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Volume 16, Number 12—December 2010

Hantaviruses and Hantavirus Pulmonary Syndrome, Maranhão, Brazil

Elizabeth S. Travassos da Rosa, Elba R. Sampaio de Lemos, Daniele B. de Almeida Medeiros, Darlene B. Simith, Armando de Souza Pereira, Mauro R. Elkhoury, Wellington S. Mendes1, José R.B. Vidigal, Renata C. de Oliveira, Paulo S. D’Andrea, Cibele R. Bonvícino, Ana C.R. Cruz, Márcio R.T. Nunes, and Pedro F.C. VasconcelosComments to Author 
Author affiliations: Author affiliations: Evandro Chagas Institute, Ananindeua, Brazil (E.S. Travassos da Rosa, D.B. de Almeida Medeiros, D.B. Simith, A. de Souza Pereira, A.C.R. Cruz, M.R.T. Nunes, P.F. da Costa Vasconcelos); Oswaldo Cruz Institute, Rio de Janeiro, Brazil (E.R. Sampaio de Lemos, R.C. de Oliveira, P.S. D’Andrea); Pan American Health Organization, Brasília, Brazil (M.R. Elkhoury); Federal University of Maranhão, São Luís, Brazil (W.S. Mendes); State Health Secretariat, São Luís (J.R.B. Vidigal); National Institute of Cancer, Rio de Janeiro (C.R. Bonvicino); Pará State University, Belém, Brazil (A.C.R. Cruz, P.F. da Costa Vasconcelos)

Cite This Article


To confirm circulation of Anajatuba virus in Maranhão, Brazil, we conducted a serologic survey (immunoglobulin G ELISA) and phylogenetic studies (nucleocapsid gene sequences) of hantaviruses from wild rodents and persons with hantavirus pulmonary syndrome. This virus is transmitted by Oligoryzomys fornesi rodents and is responsible for hantavirus pulmonary syndrome in this region.

Hantaviruses (family Bunyaviridae, genus Hantavirus) cause a viral zoonosis transmitted by rodents belonging to the families Muridae and Cricetidae. Each hantavirus is predominantly associated with a specific rodent species in a specific geographic region. However, infection of other rodent species can occur as a spillover phenomenon (1).

Hantavirus disease has 2 recognized clinical forms, hemorrhagic fever with renal syndrome and hantavirus pulmonary syndrome (HPS) (2). The respiratory form of the disease was described in June 1993 during an epidemic of severe respiratory disease caused by Sin Nombre virus in the United States (3). A few months later, 3 HPS cases were identified in 3 siblings in Juquitiba, São Paulo State, Brazil (4). During 1993–2009, a total of 1,246 HPS cases (264 in the Amazon region) were reported in Brazil, and new hantaviruses were identified (Juquitiba virus, Castelo dos Sonhos virus, Araraquara virus, Anajatuba virus, and Rio Mearim (5).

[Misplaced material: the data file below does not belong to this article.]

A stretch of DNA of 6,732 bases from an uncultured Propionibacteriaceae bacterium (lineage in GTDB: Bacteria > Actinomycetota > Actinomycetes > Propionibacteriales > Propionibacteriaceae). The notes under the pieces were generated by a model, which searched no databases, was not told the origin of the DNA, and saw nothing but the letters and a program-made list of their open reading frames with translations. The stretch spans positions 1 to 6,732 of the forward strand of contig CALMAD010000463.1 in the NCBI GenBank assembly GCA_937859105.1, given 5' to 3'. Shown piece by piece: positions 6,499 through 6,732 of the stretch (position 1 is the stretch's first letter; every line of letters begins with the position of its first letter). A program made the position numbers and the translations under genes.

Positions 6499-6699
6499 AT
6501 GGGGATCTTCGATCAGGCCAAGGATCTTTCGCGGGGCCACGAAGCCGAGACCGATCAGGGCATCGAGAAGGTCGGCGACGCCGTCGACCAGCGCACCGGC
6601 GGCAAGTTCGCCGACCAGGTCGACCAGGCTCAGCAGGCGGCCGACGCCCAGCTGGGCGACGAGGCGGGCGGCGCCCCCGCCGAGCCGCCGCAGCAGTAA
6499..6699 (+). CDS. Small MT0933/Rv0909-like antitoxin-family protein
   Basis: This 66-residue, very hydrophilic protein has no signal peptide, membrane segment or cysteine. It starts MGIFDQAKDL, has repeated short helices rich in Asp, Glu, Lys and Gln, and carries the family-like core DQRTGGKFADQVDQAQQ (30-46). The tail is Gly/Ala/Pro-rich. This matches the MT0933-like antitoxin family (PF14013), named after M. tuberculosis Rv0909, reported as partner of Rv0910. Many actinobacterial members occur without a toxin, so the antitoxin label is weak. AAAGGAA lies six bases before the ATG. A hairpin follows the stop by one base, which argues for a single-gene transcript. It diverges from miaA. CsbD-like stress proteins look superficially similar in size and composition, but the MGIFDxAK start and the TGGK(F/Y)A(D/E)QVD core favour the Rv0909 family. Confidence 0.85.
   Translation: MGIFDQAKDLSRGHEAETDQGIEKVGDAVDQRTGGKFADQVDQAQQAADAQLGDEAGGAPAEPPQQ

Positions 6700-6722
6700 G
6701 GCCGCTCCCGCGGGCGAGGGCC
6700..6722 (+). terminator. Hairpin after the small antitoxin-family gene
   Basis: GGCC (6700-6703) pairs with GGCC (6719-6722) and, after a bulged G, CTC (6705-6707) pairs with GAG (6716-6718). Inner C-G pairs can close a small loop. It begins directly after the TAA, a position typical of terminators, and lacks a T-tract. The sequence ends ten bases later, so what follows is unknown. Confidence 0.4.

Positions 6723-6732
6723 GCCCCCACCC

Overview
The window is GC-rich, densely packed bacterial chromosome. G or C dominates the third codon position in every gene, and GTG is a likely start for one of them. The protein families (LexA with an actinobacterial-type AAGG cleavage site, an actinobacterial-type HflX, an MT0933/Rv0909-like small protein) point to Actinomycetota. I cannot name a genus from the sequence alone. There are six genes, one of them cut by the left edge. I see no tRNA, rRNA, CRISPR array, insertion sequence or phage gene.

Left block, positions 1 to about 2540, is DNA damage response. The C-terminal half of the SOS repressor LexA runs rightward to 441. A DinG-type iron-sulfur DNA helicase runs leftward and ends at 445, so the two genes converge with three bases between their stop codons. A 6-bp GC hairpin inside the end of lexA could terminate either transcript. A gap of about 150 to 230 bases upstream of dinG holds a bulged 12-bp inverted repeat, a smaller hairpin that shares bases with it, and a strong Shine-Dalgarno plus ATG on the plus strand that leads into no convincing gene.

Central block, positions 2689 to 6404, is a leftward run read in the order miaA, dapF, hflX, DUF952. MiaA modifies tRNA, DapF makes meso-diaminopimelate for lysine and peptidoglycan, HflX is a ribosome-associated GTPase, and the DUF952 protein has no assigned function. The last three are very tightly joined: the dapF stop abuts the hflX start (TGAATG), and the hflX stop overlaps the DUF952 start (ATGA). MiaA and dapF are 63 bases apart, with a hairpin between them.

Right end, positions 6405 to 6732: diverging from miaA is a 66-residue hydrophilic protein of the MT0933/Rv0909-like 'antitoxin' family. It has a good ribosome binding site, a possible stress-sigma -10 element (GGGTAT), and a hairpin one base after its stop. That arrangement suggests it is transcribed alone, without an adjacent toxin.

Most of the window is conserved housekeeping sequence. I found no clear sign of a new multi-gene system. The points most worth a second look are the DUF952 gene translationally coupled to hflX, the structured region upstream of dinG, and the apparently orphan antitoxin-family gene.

During 2003–2005, an ecoepidemiologic study was conducted in the municipality of Anajatuba, Maranhão, Brazil, to identify reservoirs of hantaviruses after identification of 3 HPS cases (6). Two new hantaviruses, Anajatuba virus and Rio Mearim virus, were isolated from Oligoryzomys fornesi (rice rat) rodents and Holochilus sciureus (marsh rat) rodents, respectively, and genetically characterized (5). To confirm circulation of Anajatuba virus in Maranhão, Brazil, we conducted a serologic survey (immunoglobulin [Ig] G ELISA) and phylogenetic studies (nucleocapsid gene sequences) of hantaviruses obtained from wild rodents and persons with HPS.

The Study

Figure 1

Thumbnail of A) Regions of Anajatuba (red) (Maranhão River Microregion) and Santa Rita (blue) (Rosario Microregion), Maranhão, Brazil, where hantavirus pulmonary syndrome (HPS) cases were found. PA, Para; TO, Tocantins; PI, Piaui; 1, central region; 2, eastern region; 3, southern region; 4, western region; 5, northern region. B) Towns in Anajatuba where a serologic survey for HPS in humans was performed. Dotted oval, São Roque; star, rodent capture location; ovals, locations where HPS cases were

Figure 1. A) Regions of Anajatuba (red) (Maranhão River Microregion) and Santa Rita (blue) (Rosario Microregion), Maranhão, Brazil, where hantavirus pulmonary syndrome (HPS) cases were found. PA, Para; TO, Tocantins; PI, Piaui; 1,...